1 Peter 5:2-4
Feed the flock of God which is among you, taking the oversight thereof, not by constraint, but willingly; not for filthy lucre…
The office of the Christian pastor - the bishop, the presbyter, the deacon - was something new in the history of mankind. The functions of the Christian pastor differ widely and radically from those of the heathen priest or philosopher; and they differ decidedly from those of the Jewish prophet or priest. The bonds uniting pastor and people together are more sacred, more tender, and more morally powerful than the official bonds which owe their efficacy merely to superior power or superior wisdom. It is only the religion of Christ which can furnish the basis for the pastoral relation, even among those who accept the great doctrines of man's spiritual nature and the Divine redemption.
I. THE NATURE OF THE PASTORAL LIFE AND MINISTRY.
1. The personal spring of this ministry is the pure devotion of heart and energies to the welfare of those for whom Christ died.
2. The intellectual character of the pastorate is expressed in the vocation described by St. Peter as "feeding the flock." The reference in this language is evidently to teaching, to wise and constant instruction in Divine and spiritual truth.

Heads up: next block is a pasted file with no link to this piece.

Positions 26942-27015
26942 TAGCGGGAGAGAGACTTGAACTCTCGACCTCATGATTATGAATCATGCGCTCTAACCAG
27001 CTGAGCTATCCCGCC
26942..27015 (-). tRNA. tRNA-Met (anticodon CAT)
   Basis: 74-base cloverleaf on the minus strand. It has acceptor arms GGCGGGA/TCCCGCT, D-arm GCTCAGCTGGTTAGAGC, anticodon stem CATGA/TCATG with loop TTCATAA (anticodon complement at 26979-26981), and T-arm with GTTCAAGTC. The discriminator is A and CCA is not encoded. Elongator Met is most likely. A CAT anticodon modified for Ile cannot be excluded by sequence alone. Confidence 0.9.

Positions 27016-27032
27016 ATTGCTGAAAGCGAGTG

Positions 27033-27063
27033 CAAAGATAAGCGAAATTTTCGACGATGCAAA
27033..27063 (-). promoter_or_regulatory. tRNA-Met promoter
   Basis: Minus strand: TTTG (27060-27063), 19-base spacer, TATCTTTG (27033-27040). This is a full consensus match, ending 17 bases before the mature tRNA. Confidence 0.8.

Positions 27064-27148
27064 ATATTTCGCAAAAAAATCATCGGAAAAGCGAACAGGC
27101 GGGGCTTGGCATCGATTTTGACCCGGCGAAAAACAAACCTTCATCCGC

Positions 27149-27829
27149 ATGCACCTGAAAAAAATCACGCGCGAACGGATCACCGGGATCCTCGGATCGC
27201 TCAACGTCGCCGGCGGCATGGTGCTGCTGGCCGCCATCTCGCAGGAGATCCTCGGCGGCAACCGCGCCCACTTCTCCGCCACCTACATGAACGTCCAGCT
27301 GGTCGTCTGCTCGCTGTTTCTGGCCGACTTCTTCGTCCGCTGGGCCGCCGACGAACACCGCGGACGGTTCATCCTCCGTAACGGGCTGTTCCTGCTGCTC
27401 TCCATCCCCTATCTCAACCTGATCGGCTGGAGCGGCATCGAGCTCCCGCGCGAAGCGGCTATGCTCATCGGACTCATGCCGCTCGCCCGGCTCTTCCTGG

3. The moral work to be fulfilled is ruling in righteousness. It is not enough for the Christian minister to teach; he is called to guide in the way of virtue and piety, to exercise supervision over the character and the conduct of the members of the flock.
II. THE TEMPTATIONS AND PERILS OF THE PASTORAL LIFE AND MINISTRY. St. Peter deals very faithfully with his fellow-laborers; he reminds them that they are but men, and are subject to human infirmities, which must be guarded against by watchfulness and prayer.
1. It is possible for one to assume or to retain the pastoral office without a cheerful and cordial delight in it; as e.g. is the case with those who engage in the service of the Church, not by Divine summons, but through the influence of friends or through the force of circumstances. Such ministers lose the greater part of their power for good, because their heart is not in their work.
2. Mercenary service cannot be profitable to men or acceptable to God. He who for the sake of gain insincerely professes to seek men's spiritual welfare is beneath human contempt.
3. A domineering spirit is contrary to the very nature and purpose of the pastoral relation. That proud and ambitious natures have made the Church the means of rising to high station and to vast power is plainly taught by the history of Christendom. But upon the work of such men the blessing of the chief Shepherd cannot rest; for he was "meek and lowly in heart."
III. THE RECOMPENSE OF THE PASTORAL LIFE AND MINISTRY.
1. It is not present, but future.
2. It is not from man, but from God.
3. It is not perishable, but immortal.
For the faithful and the lowly servant of Christ there is reserved the amaranthine crown. - J.R.T.
Parallel VersesKJV: Feed the flock of God which is among you, taking the oversight thereof, not by constraint, but willingly; not for filthy lucre, but of a ready mind;